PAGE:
“There is no truth that I was released because my case went through a democratic process. If so, there should have never been a case against me. I should not have been imprisoned. And my daughter would not have died.”
By JANESS ANN J. ELLAO
IBAAN, Batangas – Her relatives and supporters stood a good distance as Andrea Rosal sat in front of her daughter’s grave at the municipal cemetery here. Baby Diona Andrea died in May 2014, but Rosal was visiting her tomb for the first time.
“She would have been a year old by now,” Rosal told the media.
Rosal, daughter of the late Communist Party of the Philippines spokesperson Gregorio “Ka Roger” Rosal, was seven months pregnant when she was arrested last year. She gave birth while in detention, but her child Diona Andrea died after two days. Rosal blamed this to the dire conditions in jail, where she should have never been in the first place.
The court denied her petition to bury her daughter, and instead granted her a three-hour visit to her daughter’s wake at the National Cathedral of the Iglesia Filipina Independiente, a church just in front of the hospital where she gave birth and was eventually confined due to complications.
Recently, Rosal walked free when the last of the two charges against her were dismissed. But her freedom is bittersweet without her daughter. Her quest for justice is not just about getting back at those who filed trumped-up cases against her, but for the death of her daughter as well.
“There is no truth that I was released because my case went through a democratic process. If so, there should have never been a case against me. I should not have been imprisoned. And my daughter would not have died,” said Rosal, who also celebrated her 33rd birthday Sept. 23 in a protest.
After Rosal’s release, Armed Forces of the Philippines Public Affairs office Chief Col. Noel Detoyato was quoted in a report saying, “At least nakikita natin na buhay ang demokrasya. Meron silang pagkakataon na ipagtanggol ang kanilang mga sarili.” (At least we see that democracy is alive. They have the opportunity to defend themselves).
Though the mark on her baby’s grave also has the name of her late father, Rosal clarified that Ka Roger’s remains have yet to be transferred there.
“I thought it would be easy to have it transferred here. But it is not. We hope that one day it would happen and I really want it to be soon. But at least for now, people have a place to go to if they want to pay respects to him,” said Rosal, who was wore a white shirt with her father’s stylized photograph.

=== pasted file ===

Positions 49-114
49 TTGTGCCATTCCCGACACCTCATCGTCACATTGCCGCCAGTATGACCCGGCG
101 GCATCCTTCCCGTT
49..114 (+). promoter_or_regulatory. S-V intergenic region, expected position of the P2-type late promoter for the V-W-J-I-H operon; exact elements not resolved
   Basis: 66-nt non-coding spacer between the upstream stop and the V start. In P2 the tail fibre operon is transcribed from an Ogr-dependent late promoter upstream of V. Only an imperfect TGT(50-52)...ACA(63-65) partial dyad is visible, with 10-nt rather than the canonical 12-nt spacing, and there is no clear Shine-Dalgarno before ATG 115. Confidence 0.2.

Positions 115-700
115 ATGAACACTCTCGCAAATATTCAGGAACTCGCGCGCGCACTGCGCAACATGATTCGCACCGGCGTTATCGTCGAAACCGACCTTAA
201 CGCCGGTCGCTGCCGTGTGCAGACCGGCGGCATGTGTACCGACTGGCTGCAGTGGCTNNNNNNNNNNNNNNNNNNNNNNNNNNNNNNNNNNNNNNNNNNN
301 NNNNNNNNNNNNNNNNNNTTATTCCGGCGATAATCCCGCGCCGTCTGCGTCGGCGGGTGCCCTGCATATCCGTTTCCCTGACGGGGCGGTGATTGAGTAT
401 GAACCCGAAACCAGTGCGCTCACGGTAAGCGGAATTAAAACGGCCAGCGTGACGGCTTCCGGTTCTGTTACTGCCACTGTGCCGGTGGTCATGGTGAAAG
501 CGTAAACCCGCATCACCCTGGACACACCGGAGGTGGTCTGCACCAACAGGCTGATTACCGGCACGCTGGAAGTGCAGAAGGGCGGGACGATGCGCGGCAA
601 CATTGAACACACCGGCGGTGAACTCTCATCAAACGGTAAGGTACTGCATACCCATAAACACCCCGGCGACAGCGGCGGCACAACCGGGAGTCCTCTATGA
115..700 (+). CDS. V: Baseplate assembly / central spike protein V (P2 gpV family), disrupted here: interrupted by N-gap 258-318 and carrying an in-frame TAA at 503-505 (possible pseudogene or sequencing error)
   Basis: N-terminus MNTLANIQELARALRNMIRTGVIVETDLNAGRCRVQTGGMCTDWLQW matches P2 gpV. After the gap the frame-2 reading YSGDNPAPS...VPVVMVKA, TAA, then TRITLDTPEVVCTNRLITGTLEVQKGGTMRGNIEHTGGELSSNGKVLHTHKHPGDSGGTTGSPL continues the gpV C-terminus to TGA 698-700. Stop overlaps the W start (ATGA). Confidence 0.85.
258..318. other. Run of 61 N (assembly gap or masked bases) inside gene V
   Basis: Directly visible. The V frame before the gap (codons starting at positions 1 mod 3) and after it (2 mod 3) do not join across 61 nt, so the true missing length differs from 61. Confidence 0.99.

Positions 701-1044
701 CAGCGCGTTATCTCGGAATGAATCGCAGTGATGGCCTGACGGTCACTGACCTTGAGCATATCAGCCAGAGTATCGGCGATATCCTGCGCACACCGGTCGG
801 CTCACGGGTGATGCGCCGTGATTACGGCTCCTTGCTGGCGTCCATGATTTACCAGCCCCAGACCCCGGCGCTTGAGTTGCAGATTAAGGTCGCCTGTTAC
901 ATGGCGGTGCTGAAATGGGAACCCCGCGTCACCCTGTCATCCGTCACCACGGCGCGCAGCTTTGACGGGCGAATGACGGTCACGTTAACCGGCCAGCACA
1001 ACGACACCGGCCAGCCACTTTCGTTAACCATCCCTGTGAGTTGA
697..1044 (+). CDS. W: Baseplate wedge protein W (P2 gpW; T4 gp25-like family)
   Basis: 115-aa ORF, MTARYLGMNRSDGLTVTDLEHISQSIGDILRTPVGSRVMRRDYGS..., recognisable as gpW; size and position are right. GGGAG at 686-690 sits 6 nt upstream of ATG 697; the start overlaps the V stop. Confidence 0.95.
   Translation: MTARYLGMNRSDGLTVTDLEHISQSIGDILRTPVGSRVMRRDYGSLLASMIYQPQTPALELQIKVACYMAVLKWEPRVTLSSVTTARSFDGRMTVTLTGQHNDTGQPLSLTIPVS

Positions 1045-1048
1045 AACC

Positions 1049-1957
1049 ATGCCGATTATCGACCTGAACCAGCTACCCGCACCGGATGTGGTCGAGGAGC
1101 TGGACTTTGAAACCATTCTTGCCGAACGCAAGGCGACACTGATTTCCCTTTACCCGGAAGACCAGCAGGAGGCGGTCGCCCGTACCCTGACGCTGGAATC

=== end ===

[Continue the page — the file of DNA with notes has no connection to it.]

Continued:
In October 2011, the CPP announced that Ka Roger had passed away, his failing health finally gave in to the fourth and last stroke. The announcement came four months after he died in June, as intense military operation prevented his unit from bringing the sad news to his daughters. His burial site remains undisclosed.
Since her release, Rosal has been at the forefront of several protests, sharing her experience, how she lost her baby, and calling for the release of her fellow political prisoners. In a picket outside the Department of Justice last week, even journalists failed to resist having a selfie with Rosal, who is often teased for looking so much like her father.
Joining Rosal is Rolando Laylo, a political prisoner who was released on Aug. 29, after five years in detention. All 18 charges against him, 14 of which were murder, were dismissed.
“I am happy for them. At the same time, I also feel jealous that they are already free,” jested Ching Montajes, mother of Maricon, a political prisoner in Batangas provincial jail. Maricon has been incarcerated for the past five years, along with two other activists, Romiel Cañete and Ronilo Baes.
On Sept. 23, the Rosario Regional Trial Court Branch 87 terminated the prosecution’s presentation of evidence for their petition for bail and submitted it for resolution. One of their lawyers Mario Pangilinan told Bulatlat.com he is confident that the bail for the three young activists, known as the Taysan 3, would be granted.
Rosal noted in her speech during the protest outside the court that it is painful to hear that while the two of them were recently released, two political prisoners were inside hearing their case.
The Aquino government has long denied that there are political prisoners in the country. But human rights group Karapatan said there are currently 530 political prisoners in the country.